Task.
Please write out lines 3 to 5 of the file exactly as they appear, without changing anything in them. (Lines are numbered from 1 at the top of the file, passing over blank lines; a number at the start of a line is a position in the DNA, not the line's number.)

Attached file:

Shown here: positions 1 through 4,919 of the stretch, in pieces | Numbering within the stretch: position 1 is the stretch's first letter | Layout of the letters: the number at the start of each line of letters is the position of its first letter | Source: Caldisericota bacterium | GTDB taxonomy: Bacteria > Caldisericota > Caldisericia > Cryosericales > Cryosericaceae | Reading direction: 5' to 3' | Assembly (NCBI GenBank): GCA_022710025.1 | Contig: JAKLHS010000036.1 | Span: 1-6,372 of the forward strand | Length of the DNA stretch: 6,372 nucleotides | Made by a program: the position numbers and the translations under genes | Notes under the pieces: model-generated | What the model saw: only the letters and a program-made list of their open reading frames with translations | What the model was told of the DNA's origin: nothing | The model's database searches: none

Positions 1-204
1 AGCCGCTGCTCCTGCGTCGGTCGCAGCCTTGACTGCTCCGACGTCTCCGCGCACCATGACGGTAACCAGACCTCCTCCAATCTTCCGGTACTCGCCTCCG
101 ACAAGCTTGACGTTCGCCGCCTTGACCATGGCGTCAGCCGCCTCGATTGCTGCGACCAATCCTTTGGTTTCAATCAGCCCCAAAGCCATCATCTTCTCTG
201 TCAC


1 AGCCGCTGCTCCTGCGTCGGTCGCAGCCTTGACTGCTCCGACGTCTCCGCGCACCATGACGGTAACCAGACCTCCTCCAATCTTCCGGTACTCGCCTCCG
101 ACAAGCTTGACGTTCGCCGCCTTGACCATGGCGTCAGCCGCCTCGATTGCTGCGACCAATCCTTTGGTTTCAATCAGCCCCAAAGCCATCATCTTCTCTG
201 TCAC